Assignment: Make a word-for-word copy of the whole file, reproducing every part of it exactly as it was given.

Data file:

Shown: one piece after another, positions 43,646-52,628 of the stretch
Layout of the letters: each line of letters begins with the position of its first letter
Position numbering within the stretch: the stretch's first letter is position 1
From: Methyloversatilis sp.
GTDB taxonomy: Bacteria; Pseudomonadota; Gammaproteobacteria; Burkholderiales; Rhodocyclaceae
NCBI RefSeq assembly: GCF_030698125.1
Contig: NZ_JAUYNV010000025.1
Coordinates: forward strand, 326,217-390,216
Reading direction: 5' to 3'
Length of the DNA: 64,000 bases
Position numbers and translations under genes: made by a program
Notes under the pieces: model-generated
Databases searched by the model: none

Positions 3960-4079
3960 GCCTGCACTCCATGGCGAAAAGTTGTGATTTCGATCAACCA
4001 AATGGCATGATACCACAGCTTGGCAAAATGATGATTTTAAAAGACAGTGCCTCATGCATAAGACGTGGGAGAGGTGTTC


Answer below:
Shown: one piece after another, positions 43,646-52,628 of the stretch
Layout of the letters: each line of letters begins with the position of its first letter
Position numbering within the stretch: the stretch's first letter is position 1
From: Methyloversatilis sp.
GTDB taxonomy: Bacteria; Pseudomonadota; Gammaproteobacteria; Burkholderiales; Rhodocyclaceae
NCBI RefSeq assembly: GCF_030698125.1
Contig: NZ_JAUYNV010000025.1
Coordinates: forward strand, 326,217-390,216
Reading direction: 5' to 3'
Length of the DNA: 64,000 bases
Position numbers and translations under genes: made by a program
Notes under the pieces: model-generated
Databases searched by the model: none

Positions 3960-4079
3960 GCCTGCACTCCATGGCGAAAAGTTGTGATTTCGATCAACCA
4001 AATGGCATGATACCACAGCTTGGCAAAATGATGATTTTAAAAGACAGTGCCTCATGCATAAGACGTGGGAGAGGTGTTC